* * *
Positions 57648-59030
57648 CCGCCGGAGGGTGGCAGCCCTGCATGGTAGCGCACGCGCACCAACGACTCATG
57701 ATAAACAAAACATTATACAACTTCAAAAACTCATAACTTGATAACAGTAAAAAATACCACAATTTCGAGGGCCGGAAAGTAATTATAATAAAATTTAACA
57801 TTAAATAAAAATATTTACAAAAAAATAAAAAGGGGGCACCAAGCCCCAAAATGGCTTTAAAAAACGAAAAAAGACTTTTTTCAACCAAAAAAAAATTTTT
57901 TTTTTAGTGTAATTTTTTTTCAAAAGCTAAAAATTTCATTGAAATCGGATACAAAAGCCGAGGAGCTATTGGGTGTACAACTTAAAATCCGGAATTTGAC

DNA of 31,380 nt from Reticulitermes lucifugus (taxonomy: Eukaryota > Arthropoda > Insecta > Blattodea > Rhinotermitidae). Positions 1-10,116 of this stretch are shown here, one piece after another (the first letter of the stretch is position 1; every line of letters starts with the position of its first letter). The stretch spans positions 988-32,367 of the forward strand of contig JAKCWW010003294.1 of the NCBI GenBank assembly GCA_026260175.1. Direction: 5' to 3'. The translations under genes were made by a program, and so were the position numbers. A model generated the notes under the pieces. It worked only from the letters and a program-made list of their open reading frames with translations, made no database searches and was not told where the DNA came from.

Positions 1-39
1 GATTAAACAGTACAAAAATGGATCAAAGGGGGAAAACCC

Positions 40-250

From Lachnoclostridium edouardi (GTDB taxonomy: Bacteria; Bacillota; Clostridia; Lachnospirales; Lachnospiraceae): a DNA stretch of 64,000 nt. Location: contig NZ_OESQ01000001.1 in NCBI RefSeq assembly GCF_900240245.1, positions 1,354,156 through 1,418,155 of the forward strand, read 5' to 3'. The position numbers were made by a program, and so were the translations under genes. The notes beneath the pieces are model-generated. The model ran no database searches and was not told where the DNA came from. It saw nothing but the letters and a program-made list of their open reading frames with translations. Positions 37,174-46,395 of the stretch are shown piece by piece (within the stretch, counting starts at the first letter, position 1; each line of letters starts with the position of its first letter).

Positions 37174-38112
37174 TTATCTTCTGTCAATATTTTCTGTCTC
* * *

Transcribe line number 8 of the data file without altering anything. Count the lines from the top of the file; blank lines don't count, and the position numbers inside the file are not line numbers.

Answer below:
1 GATTAAACAGTACAAAAATGGATCAAAGGGGGAAAACCC